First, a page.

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Assistant Attorney General Melissa A. Schiffel urges the jury to apply “reason and common sense” in the prosecution’s closing argument when deciding on Pat Kelly's sentence on February 10, 2015. 

Closing arguments heard in Kelly trial, five rebuttal witnesses called to the stand

Jury now tasked with reaching a verdict.

Assistant Attorney General Melissa A. Schiffel urged the jury in the prosecution’s closing argument Tuesday morning to apply “reason and common sense” when determining the sentence for suspended Athens County Sheriff Pat Kelly.

“The truth never changes,” she told the jury. “It doesn’t have four different versions.”

She added the defense’s claim county and state officials have a bias against Kelly doesn't make sense.

"The defendant has the most bias because he has the most to lose," she said.

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Kelly's attorney, Scott Wood, made the claim during his closing argument that, although the lack of documentation regarding certain county expenditures is enough to conduct an audit, it is not enough to prove guilt in a criminal case.

"The state needed to prove more than a lack of documentation, and they did not," he said. "All we have is speculation."

He added the state didn't bring in a single witness who had a meal with Kelly, regarding the restaurant expenses in question. He also said the prosecution was relying on the credibility of Kelly's former campaign manager, Clinton Stanley, when discussing the alleged theft of money from Kelly's campaign donors.

"(Stanley is) a man who committed multiple felonies, but gets to walk away because he can say 'Pat Kelly did it,'" Wood told the jury. "(These charges) rest solely on the credibility of Clinton Stanley."

All Kelly ever wanted to be was sheriff, Wood told the jury, and he was well-compensated for the job, which led Wood to rhetorically question the jury why he would risk such a prized position.

"Would he risk his job, his dream, his reputation?" he said. "Would he do that for a few meals?"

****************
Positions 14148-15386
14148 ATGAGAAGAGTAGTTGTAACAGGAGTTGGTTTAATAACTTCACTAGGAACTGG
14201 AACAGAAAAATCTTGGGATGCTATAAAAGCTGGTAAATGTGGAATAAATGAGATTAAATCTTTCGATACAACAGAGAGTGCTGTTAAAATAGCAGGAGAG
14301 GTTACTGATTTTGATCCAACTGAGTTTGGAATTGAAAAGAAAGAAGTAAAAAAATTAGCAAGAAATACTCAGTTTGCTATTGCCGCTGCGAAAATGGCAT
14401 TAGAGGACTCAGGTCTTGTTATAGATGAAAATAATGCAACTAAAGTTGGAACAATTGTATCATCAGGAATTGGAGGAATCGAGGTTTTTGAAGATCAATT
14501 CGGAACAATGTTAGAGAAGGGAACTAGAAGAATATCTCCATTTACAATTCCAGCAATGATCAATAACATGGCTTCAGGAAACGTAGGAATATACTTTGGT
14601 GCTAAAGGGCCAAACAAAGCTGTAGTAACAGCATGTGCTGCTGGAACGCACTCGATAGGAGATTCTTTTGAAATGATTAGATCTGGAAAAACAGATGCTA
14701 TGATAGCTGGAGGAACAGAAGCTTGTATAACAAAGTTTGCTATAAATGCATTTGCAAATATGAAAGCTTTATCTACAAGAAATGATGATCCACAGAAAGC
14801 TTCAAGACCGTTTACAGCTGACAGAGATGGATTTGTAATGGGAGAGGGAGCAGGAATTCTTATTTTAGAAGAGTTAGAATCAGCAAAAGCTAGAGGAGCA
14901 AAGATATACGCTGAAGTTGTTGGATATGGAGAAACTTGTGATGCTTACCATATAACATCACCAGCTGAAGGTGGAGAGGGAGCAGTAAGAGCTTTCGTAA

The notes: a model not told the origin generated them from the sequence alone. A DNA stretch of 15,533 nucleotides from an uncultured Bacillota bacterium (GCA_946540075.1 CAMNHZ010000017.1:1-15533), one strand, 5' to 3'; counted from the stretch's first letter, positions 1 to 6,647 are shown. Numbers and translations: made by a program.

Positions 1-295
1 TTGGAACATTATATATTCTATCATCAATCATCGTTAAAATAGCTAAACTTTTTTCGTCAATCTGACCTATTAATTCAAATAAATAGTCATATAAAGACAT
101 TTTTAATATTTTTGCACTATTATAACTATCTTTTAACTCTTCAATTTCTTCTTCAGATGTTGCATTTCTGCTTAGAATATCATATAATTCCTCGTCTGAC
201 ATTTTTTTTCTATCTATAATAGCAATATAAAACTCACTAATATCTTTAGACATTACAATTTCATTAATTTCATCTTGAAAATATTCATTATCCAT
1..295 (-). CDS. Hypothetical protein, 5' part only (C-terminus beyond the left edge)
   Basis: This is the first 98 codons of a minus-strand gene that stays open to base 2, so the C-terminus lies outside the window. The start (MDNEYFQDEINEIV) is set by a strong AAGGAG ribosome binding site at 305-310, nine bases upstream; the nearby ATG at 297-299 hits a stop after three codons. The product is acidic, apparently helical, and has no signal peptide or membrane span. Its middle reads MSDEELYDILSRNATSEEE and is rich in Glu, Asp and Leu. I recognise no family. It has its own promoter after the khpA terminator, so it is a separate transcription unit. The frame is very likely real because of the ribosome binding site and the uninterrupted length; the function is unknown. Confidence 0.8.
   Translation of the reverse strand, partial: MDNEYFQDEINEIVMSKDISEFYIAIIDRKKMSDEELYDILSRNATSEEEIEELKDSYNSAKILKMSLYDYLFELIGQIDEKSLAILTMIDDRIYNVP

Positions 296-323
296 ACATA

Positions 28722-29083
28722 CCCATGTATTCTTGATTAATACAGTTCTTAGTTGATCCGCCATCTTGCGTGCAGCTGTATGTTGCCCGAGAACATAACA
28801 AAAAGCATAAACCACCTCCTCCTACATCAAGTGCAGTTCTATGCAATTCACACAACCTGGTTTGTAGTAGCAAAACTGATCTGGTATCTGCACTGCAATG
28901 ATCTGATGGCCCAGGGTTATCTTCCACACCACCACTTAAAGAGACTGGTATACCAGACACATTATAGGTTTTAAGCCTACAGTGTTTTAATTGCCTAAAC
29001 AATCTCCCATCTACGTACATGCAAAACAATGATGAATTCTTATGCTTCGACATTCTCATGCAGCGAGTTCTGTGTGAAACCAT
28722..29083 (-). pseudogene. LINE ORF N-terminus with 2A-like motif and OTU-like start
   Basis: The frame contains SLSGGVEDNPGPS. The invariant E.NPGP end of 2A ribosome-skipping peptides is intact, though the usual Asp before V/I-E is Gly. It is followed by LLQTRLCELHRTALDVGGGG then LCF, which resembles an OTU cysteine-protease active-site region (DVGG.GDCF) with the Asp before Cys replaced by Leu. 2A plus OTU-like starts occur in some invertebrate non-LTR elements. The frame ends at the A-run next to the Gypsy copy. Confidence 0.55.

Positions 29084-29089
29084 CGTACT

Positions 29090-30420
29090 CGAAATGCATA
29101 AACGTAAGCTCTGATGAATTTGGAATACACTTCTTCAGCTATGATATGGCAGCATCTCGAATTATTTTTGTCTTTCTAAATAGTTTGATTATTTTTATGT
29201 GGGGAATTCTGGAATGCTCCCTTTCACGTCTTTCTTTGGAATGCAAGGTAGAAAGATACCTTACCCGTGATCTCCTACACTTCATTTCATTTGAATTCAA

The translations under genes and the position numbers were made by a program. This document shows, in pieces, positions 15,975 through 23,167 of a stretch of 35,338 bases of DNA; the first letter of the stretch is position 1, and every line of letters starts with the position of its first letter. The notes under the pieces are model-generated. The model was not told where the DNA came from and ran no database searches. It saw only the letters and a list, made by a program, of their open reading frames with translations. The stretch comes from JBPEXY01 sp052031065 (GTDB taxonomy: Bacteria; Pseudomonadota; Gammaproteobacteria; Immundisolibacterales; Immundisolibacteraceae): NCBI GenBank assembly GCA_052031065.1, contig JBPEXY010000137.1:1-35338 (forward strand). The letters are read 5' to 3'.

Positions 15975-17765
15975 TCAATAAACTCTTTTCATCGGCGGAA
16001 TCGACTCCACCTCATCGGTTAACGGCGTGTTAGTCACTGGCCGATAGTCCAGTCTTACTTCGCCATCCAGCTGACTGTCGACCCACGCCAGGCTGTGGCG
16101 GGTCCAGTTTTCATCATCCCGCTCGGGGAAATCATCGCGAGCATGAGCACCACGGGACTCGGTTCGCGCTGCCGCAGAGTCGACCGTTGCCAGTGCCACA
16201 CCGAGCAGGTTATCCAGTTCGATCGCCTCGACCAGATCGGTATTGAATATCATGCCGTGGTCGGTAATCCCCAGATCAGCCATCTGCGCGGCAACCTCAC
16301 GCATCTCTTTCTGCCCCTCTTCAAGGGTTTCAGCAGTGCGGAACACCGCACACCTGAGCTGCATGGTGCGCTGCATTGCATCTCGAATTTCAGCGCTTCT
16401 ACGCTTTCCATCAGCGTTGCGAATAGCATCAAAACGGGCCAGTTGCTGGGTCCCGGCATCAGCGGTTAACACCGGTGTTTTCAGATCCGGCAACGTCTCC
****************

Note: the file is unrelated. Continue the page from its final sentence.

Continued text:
"Although he is human and made mistakes, there was no criminal intent in anything he did, and he is not guilty," he said.

Schiffel rebutted that the circumstantial evidence shows a pattern of a lack of mistake from Kelly, which proves criminal intent.

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"What're the chances that when money reached (Kelly's) hands and went missing, it's a mistake?" she told the jury, adding Kelly is guilty beyond reasonable doubt of all 25 charges the state has against him.

Before launching into their closing arguments, the assistant attorney generals called five rebuttal witnesses to the stand to testify regarding a second in-office cashbox Kelly had kept, but didn’t mention until he was on the stand Monday.

Vicki Marshall, who was a fiscal officer with the sheriff’s office for 33 years, told the jury she had no knowledge of the second cash box.

The money kept in the second cash box included funds from undocumented property sales, Assistant Attorney General James C. Roberts said Tuesday.

Marshall testified she was not aware what the contents of the box were.

Kevin Cooper, a special agent with the Ohio Bureau of Criminal Investigation who lead the investigation into Kelly's time in office, was brought to the stand next.

Cooper told the jury that during a warranted search of the sheriff’s office, he and his team looked in “every nook and cranny” of the office.

He testified a second cash box was not found during that search and told the jury Kelly never mentioned the second box during the investigation. Cooper said he only learned about it in court Monday.

Denise Blair, senior audit manager for the Ohio Auditor’s Office, testified she was involved in the audit of the sheriff’s office and also wasn’t made aware of the second cash box.

She told the jury the funds in the second cash box should have been in the office’s audit, and her office should have been informed about the existence of the second box. 

Mike Kaizar, a forensic accountant with the BCI, testified he became involved with Kelly’s case in June 2013 and he did not find any documentation showing the existence of the second cash box.

The state also called upon Shawn Bain, who worked with the •Franklin County Sheriff’s Office for nearly three decades. Bain told the jury he had mostly worked in drug cases and had the responsibility of approving all confidential informants in Franklin County.

He testified it is important to document informants in order to protect the integrity of the cases and added documenting an informant would not increase the likelihood of his or her identity being compromised.

He also told the jury, however, documenting an informant is not required under the Ohio Revised Code.

The afternoon consisted of visiting Judge Patricia A. Cosgrove reading off instructions to the jury on how to properly reach a verdict on each of the 25 charges against Kelly. The jury is now tasked with reaching a verdict in the case and could come to a conclusion as soon as Wednesday.

— Julia Fair and William T. Perkins contributed to this story


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